It used to be that every four years, the party out of power, would announce to us that “This is the end of the world, as we’ve come to know and love it.” Now it has become a continuous rant. Just in case a few of the younger ones among us are not yet aware, let me be the first to inform you that the world seems to continue, no matter what any particular government does, even if a few of us are sacrificed along the way. By and large, democracies seem to be the most ineffective in actually changing our circumstances (which to me, might be their most appealing characteristic.) The import of this is that waiting for government to effect real change in your life, might be the modern equivalent of “the opiate of the masses.” Really? Don’t tell me I’m the first to mention to you, if you want change, first change yourself.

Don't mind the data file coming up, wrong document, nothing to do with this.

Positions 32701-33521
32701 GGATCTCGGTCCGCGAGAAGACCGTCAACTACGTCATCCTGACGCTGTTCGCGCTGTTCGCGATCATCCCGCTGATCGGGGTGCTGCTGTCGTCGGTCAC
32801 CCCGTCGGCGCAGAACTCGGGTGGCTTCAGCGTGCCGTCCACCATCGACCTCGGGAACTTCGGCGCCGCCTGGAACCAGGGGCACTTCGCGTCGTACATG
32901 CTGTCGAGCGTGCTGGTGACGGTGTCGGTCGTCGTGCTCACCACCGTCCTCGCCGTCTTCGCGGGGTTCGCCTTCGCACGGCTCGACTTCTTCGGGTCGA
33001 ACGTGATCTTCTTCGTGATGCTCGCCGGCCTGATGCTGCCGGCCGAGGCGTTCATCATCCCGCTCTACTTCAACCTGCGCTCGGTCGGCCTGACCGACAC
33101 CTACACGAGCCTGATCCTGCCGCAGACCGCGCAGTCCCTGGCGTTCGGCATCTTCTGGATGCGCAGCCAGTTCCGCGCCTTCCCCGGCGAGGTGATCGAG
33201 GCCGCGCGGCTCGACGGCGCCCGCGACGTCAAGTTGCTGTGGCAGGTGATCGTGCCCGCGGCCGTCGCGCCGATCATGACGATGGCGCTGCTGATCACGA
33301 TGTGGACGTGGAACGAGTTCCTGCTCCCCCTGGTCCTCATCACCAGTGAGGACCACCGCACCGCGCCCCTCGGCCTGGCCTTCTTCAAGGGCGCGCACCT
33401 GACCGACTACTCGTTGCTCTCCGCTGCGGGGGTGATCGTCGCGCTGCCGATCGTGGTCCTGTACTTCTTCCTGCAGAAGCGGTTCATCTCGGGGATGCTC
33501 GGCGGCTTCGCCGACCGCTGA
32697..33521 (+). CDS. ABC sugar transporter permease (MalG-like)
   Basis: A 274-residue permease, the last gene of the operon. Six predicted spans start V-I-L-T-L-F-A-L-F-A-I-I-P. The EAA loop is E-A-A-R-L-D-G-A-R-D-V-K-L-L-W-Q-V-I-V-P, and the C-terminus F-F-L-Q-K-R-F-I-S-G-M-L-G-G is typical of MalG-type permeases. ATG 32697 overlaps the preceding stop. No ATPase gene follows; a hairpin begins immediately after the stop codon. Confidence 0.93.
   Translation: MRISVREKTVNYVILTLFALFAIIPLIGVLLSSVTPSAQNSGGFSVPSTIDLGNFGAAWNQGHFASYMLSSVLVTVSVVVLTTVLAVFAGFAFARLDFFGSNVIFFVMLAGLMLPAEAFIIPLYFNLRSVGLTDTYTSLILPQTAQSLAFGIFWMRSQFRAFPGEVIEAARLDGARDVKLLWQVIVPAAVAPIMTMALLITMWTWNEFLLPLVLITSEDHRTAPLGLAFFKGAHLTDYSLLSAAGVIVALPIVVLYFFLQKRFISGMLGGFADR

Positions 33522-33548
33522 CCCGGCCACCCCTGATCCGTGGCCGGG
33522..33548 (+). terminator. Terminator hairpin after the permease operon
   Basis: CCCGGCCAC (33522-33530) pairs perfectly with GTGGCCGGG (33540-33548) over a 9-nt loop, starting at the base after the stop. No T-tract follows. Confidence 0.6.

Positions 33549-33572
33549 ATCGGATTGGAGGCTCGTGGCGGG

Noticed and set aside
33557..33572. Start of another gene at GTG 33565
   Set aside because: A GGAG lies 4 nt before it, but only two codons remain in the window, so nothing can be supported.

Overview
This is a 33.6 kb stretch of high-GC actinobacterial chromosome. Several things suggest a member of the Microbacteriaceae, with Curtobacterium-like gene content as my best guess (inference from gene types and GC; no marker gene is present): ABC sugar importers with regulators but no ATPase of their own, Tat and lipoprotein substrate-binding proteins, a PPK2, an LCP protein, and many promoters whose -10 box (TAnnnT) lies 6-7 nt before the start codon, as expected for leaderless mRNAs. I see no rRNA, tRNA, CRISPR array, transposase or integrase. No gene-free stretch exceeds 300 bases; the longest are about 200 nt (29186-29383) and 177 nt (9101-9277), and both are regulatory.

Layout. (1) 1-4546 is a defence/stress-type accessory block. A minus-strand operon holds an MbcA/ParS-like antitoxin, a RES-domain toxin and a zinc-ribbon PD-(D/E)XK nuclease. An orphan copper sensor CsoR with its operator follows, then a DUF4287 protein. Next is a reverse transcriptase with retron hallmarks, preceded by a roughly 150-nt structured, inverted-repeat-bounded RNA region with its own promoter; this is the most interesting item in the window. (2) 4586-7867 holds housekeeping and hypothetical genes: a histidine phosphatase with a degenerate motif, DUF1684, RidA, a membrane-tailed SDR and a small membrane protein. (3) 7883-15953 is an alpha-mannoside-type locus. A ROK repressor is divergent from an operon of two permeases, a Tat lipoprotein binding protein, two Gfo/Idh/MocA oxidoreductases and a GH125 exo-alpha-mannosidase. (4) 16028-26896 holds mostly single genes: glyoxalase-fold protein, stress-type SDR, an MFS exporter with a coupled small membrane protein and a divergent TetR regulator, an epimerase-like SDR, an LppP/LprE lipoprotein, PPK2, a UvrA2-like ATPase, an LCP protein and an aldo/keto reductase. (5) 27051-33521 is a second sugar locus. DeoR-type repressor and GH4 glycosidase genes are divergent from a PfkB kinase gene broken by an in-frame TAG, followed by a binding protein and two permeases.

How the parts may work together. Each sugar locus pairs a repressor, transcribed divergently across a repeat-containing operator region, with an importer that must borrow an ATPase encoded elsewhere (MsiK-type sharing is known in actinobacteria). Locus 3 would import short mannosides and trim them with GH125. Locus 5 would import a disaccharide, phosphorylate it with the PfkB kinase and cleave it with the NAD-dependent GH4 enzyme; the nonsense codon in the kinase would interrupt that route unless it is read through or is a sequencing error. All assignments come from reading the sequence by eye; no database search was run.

So what’s this to do with stocks? Well, I will concede that there are occasions when political decisions, more importantly, the anticipation of those decisions, can effect the market. But looking back on those occasions, it is clear that they effect the market less, and for less time, than how the economy is doing effects the market. And as I said in the first paragraph, the government only effects the economy on the periphery. As much as George II might have despised John the Pain, do you really think that he would wish to go down in history as “the guy who trashed the place?” or, if he could, would he have done something to make the economy better before leaving office. I have no doubt that the present occupant, would wave the magic wand if he could, but he can’t. I certainly think that the two presidents, the congress, and the federal reserve did everything in there power to avert having us ‘go over the cliff’ four years ago. But for all their efforts, it seems that the major result was that it was not the end of the world. But as I noted above, that result, although often predicted, has yet to happen.Again, so what about stocks? Well, worrying about how an election, or a piece of legislation, will impact a stock, most of the time will not tell you much about the long term prospects of the stock. I am not going to deny that a company like Boeing is greatly helped by the extensive government contracts that it gets, but if they didn’t make a product that was deemed to be desirable (now, and in the foreseeable future), they wouldn’t be on my radar screen. Whether a company survives usually is most closely linked to whether they make a product or service that is desirable. Whether they do well, usually is linked to whether they do it better than their competition.